Ruthlessness comes with confidence in team’s ability

Viscount Crouchback Roar Rookie

By Viscount Crouchback, Viscount Crouchback is a Roar Rookie

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    The most peculiar moment of the Lord’s Test came when Russell Crowe, cousin of the match referee, Jeff Crowe, entered the Sky TV commentary box and proceeded to lambast the “lack of ruthlessness” shown by the Australian team in Cardiff.

    “Don’t the Australians usually have the clamp on the opposition’s throat?”, he asked a somewhat startled Shane Warne.

    Crowe, one presumes, shares the mindset of those Australians who attributed the 2005 Ashes defeat to over-friendliness on the part of the Baggy Greens. According to this theory, victory comes to those who snarl and sledge and induce “mental disintegration” in their opponents.

    It took Nasser Hussain (speaking later) to make the point that Crowe missed: ruthlessness requires a decent bowling attack. An intimidatory presence on the field requires a decent bowling attack. All the snarling and sledging in the world is utterly useless unless you have four (or better, five) chaps who can take twenty wickets.

    These Australians look relatively toothless and bland, not because they’re not sufficiently mean, but because they’re not sufficiently good.

    Equally, Steve Waugh’s players frightened the life out of their opponents not because they “looked like prizefighters” and sledged, but because they boasted some of the most magnificent performers in the history of the game.

    It was Glenn McGrath’s ability to drop the ball on a six pence for six balls in a row that intimidated Mike Atherton, not his bizarre hissy fits.

    Crowe’s comments betrayed a failure to understand the nature of sporting “presence”.

    It’s an organic process, built on success enjoyed by a group of players over a period of time. You can’t flick a switch and become ruthless. It takes an inner core of belief based on individual and collective success.

    Hayden could strut because he (and his mates) had the record to back it up. Marcus North would merely look ridiculous if he tried to do the same.

    Crowe thus puts the cart before the horse.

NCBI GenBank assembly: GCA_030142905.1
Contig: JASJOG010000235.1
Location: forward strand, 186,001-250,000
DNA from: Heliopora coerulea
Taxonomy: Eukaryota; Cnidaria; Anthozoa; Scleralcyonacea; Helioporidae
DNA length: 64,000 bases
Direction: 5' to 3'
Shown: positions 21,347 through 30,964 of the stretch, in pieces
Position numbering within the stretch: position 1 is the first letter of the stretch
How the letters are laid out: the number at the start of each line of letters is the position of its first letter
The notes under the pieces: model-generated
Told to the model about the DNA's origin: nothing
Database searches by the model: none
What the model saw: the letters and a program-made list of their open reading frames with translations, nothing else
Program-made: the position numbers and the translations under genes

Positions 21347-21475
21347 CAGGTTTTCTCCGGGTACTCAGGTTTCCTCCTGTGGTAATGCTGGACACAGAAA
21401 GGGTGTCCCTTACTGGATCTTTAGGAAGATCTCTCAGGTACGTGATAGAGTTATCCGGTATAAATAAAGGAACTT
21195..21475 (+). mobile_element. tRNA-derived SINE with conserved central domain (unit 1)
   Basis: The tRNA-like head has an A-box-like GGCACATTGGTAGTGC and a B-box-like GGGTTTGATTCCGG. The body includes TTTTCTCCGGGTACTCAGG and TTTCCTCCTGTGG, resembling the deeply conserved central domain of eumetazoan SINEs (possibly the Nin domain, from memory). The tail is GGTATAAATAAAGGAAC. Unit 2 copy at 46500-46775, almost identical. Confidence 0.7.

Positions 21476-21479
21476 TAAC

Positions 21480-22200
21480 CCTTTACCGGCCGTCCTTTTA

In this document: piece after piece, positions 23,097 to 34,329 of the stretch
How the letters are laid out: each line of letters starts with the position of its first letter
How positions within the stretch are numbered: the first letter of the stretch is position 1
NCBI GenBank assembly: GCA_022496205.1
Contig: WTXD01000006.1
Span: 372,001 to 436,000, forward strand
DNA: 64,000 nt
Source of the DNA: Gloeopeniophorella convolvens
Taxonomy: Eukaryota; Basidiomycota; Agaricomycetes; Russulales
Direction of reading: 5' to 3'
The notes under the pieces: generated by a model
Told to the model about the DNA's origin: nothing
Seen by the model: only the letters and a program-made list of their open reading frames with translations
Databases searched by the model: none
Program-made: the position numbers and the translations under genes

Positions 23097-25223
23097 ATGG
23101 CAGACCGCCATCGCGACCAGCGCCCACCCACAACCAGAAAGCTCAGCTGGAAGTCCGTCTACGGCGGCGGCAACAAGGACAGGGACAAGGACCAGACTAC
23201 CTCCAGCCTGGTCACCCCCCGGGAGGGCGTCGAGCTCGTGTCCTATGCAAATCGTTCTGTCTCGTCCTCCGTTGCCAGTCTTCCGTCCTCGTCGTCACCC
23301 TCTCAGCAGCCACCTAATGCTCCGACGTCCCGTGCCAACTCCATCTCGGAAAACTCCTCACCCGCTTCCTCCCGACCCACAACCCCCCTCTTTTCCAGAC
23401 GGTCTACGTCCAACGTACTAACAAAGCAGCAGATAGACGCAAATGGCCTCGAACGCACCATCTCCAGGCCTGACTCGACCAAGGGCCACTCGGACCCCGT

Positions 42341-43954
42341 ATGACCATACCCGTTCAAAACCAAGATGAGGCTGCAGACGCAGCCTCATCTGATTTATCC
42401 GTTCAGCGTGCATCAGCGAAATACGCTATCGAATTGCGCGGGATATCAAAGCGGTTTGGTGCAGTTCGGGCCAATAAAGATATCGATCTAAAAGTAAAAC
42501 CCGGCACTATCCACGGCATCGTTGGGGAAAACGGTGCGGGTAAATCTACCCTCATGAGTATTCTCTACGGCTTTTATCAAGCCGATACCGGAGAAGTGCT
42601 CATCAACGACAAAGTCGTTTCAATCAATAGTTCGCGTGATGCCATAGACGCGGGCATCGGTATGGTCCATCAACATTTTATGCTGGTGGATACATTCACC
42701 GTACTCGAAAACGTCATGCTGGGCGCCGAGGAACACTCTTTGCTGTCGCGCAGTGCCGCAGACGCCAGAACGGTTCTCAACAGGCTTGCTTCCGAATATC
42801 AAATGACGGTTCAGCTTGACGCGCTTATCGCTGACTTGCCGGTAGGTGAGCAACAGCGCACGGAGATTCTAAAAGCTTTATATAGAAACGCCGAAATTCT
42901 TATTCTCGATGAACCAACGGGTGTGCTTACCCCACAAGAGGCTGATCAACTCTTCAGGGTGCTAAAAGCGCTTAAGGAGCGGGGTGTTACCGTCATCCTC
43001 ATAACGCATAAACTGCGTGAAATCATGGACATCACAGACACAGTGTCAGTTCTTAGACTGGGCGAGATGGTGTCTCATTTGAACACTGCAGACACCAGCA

In truth, the travails of Ponting’s team prove what English critics of Australian cricket maintained throughout the 1990s: that the overt aggression of Waugh’s team was a gratuitous and malign irrelevance which pointlessly besmirched the good name of cricket in general, and Australian cricket in particular, whilst maintaining no benefit to the Baggy Greens themselves.

    They could have played as quietly as church mice and would still have thrashed England throughout that period because of their magnificent bowlers.

    Mr Waugh speaks with delightful self-deprecation in his retirement, but his tactics as captain needlessly tarnished the image of cricket.

    The Australian team of 1995-2005 could have gone down not only as one of the most respected teams in cricketing history, but also as one of the most loved.

    Instead, the faint odour of barbarism will forever linger.

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    The Crowd Says (12)

    • Roar Guru

      July 23rd 2009 @ 9:12am
      Vinay Verma said | July 23rd 2009 @ 9:12am | ! Report

      Viscount….Prescient, Perceptive and Penetrative.

      The virtues of overt aggresiveness are overrated. Kruschev with his shoe at the UN was counter productive. And History has shown that it is better to befriend than berate.

      I recently met Brian Booth and the first thing that struck me about him was his serenity. A man without rancour and passionate about the game we cherish. It is a pity we dont celebrate role models like Brian Booth but go all agog with the other BB.

      • July 23rd 2009 @ 10:48am
        ozziejag said | July 23rd 2009 @ 10:48am | ! Report

        I can’t think who the other BB is ?

        • Roar Guru

          July 23rd 2009 @ 10:51am
          Vinay Verma said | July 23rd 2009 @ 10:51am | ! Report

          Bridgette Bardot

          • July 23rd 2009 @ 11:24am
            ozziejag said | July 23rd 2009 @ 11:24am | ! Report

            What’s she got to do with cricket ?

            • Roar Guru

              July 23rd 2009 @ 11:32am
              Vinay Verma said | July 23rd 2009 @ 11:32am | ! Report

              She’s a maiden….over and out.

    • July 23rd 2009 @ 9:43am
      Brett McKay said | July 23rd 2009 @ 9:43am | ! Report

      Viscount, this takes me back to the 1989 series, where after Australia were criticised after the ’85 series for being too friendly with England. David Gower made the comment in ’89 that Border “only said ‘heads’ or ‘tails’ to me for three months”. Ruthlessness takes time, as you’ve correctly suggested.

      Vinay, I too have met Brian Booth, a couple of times, and you’re quite right about his nature; he is a true gentleman. But he’s also the first to admit that he wouldn’t have survived in today’s game because he wouldn’t have had the personality to survive the professional game. Booth himself admits that he can really only watch club cricket these days..